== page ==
A Keeper of Shenandoah National Park’s Forgotten Memories

The wreckage of a remote plane crash. An old carbide gas reservoir. A vanished gristmill. And lots of forgotten family burial plots. These are a few traces Sue Eisenfeld has teased from the wilderness of Shenandoah National Park. The physical changes wrought by humans’ hands will soon vanish from the landscape of one of the nation’s most cherished places, but thanks to Eisenfeld, the stories those remnants tell will live on.

Shenandoah National Park

Ruins of the Pocosin Mission, Shenandoah National Park

I had occasion recently to connect with Eisenfeld, a Virginia-based writer, hiker and naturalist, and author of the forthcoming book Shenandoah: A Story of Conservation and Betrayal (University of Nebraska Press), which will hit shelves in early 2015. Eisenfeld’s book chronicles Shenandoah National Park’s lost communities as seen through the lens of the ethereal paths that wander through them.

Shenandoah National Park is a trove of disappearing history. Although the soft peaks and forested hollows are enjoyed by many for their natural beauty, Shenandoah is not the untouched sanctuary some suppose it to be. I wrote earlier of the Pocosin Mission, one of many Blue Ridge communities forsaken when the government bought vast swaths of property, sometimes against landowners’ will, to create the park in the 1930s. It’s a scale of sacrifice that few visitors to Shenandoah genuinely appreciate.

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Remnants of the vanished communities in Shenandoah National Park. Images courtesy Sue Eisenfeld.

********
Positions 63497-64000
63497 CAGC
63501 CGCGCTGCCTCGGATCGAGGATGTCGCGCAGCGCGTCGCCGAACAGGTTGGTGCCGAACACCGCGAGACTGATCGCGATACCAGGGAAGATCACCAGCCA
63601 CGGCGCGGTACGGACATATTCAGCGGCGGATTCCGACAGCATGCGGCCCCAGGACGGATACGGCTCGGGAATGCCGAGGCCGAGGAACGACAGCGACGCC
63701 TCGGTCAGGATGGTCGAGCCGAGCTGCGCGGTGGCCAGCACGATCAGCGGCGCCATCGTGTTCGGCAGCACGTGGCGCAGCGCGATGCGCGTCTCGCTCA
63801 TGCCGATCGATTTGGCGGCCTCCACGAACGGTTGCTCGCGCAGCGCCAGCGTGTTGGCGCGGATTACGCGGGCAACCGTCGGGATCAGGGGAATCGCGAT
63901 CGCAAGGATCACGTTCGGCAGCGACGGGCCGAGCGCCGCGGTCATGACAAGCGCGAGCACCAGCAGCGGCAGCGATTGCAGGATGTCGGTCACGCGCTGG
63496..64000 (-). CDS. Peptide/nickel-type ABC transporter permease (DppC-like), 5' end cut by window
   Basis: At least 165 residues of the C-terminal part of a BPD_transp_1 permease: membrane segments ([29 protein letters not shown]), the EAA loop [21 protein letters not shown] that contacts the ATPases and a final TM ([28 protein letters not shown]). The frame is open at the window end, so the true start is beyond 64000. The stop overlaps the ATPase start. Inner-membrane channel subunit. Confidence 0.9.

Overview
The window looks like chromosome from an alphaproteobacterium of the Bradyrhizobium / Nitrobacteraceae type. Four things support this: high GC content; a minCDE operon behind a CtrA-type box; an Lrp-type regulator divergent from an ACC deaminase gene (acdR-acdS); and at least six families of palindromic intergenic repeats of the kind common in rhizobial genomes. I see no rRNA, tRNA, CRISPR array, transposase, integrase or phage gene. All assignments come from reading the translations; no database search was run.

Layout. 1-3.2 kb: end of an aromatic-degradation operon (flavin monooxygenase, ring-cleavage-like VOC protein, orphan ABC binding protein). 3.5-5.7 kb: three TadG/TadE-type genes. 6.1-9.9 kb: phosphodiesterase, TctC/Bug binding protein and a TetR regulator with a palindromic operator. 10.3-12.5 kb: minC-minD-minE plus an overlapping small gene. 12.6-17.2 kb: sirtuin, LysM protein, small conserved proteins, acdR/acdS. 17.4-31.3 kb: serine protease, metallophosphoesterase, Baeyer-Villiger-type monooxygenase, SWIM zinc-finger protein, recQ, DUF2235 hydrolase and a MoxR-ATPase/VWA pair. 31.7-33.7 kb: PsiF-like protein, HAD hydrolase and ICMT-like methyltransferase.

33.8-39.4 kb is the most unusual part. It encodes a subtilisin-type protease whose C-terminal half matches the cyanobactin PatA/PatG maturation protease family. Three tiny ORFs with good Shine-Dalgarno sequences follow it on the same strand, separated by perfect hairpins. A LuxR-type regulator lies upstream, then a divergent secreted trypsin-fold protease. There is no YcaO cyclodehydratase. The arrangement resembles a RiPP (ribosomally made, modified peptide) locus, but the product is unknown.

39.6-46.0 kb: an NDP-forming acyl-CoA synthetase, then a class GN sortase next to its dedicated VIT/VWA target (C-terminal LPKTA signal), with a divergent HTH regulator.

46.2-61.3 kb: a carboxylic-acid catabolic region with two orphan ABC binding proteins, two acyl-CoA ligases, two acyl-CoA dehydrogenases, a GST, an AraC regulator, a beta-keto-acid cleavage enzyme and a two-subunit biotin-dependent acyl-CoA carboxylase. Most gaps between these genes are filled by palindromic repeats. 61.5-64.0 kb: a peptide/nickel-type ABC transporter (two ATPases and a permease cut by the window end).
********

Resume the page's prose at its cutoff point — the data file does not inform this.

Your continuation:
I’m eager to read Eisenfeld’s work, and thankfully she’s writing a blog, The Memory-Keepers of the Mountains, that gives a taste of the stories to come. Her skill with language and with drawing the human stories from vanished places are evident in her description of a day trip from a blog entry called “Slaughter Trail.” She writes:

“After a visit to the Lams and Roches in a nearby off-trail cemetery where we remember those we never knew who once made their homes in these mountains, those who lived and loved and perished here on these lands, we trek back to our cars, drive the road to its highest point, break bread together and eat heartily, then wind our way home in the cold, in the dark, in fog thick and threatening enough to erase the landscape and all the stories and memories within.”

About Ben Swenson

Ben lives in Williamsburg, Virginia. He is writing a book on places of historic value that have been forgotten and are being reclaimed by nature. Abandoned Country is a companion blog to that project. You can contact him at benswenson@cox.net
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